by Anton Shilov
11/30/2012 | 04:04 AM
Although Advanced Micro Devices recently announced plans to design various system-on-chips based on ARM architecture, the company believes that the x86 instruction set will remain very important for the industry for decades to come. Quite possibly, the claim was made to debunk rumours about AMD’s plans to halt development of high-performance x86 chips in a bid to concentrate on low-power products.
“There are no doubts that x86 is going to be a huge portion of our business. I think that it is going to be an important segment of our business for 5 – 10+ years. The x86 is going to be here long after I am retired. […] There will be x86 applications just like there are mainframe applications today, 25 – 30 years later. That is not going to fundamentally change,” said Rory Read, chief executive of AMD, at Credit Suisse Technology Conference earlier this week.
Throughout its history, the x86 architecture has fought many battles, some of which determined the future of the whole computing industry. The x86 managed to become the de facto microprocessor standard for servers, which replaced mainframes and essentially killed proprietary processor architectures. The vast majority of x86 wins were conditioned by their high performance amid relatively low costs.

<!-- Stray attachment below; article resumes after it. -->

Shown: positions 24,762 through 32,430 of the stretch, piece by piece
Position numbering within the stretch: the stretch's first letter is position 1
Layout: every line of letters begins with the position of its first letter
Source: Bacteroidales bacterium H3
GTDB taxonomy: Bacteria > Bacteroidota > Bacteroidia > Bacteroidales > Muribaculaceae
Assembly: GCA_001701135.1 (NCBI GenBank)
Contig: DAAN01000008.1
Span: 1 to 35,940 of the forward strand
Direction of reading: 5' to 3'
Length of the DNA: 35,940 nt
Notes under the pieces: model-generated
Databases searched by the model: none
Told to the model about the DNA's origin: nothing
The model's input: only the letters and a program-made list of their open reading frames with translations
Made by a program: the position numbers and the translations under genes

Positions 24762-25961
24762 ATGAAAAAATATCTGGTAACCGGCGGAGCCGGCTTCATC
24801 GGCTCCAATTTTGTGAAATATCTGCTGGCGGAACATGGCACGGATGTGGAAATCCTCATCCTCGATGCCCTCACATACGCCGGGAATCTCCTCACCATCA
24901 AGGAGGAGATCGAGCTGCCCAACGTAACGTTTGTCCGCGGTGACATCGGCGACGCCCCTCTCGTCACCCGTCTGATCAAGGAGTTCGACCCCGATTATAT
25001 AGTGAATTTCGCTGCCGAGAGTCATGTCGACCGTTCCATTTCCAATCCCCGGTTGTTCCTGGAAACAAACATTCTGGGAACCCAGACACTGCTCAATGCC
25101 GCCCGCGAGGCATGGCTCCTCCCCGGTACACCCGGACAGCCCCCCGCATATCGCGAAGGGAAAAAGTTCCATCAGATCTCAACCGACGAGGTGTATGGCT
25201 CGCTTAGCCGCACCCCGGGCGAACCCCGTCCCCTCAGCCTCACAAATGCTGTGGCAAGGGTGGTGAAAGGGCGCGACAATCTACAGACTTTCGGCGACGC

But today, x86 is facing a tough competition from ARM architecture, which is more energy efficient and which lets chip designers to make extremely low-cost chips that consume over a fraction of power the x86-based solutions do. As it appears, in many ways very high performance is not needed, but power consumption is crucial. Therefore, ARM-based microprocessors are gaining revenue share away from x86 nowadays.
It is quite obvious that the need for high performance will remain: there are complex programs that process huge amounts of data, there are sophisticated video games, there is video editing software and there are many other applications that take advantage of high-end chips, which rely on x86 instruction set. In fact, the gap between performance of ARM and x86 chips will remain rather huge for years to come.
AMD understands that very well, which is why its chief executive, who openly said that he did not want to compete against Intel Corp. for maximum performance, believes that x86 is here to stay. Perhaps, the claim also means that AMD will continue to develop high-end x86 solutions, even though it is tremendously hard for AMD to remain more or less competitive in that market segment.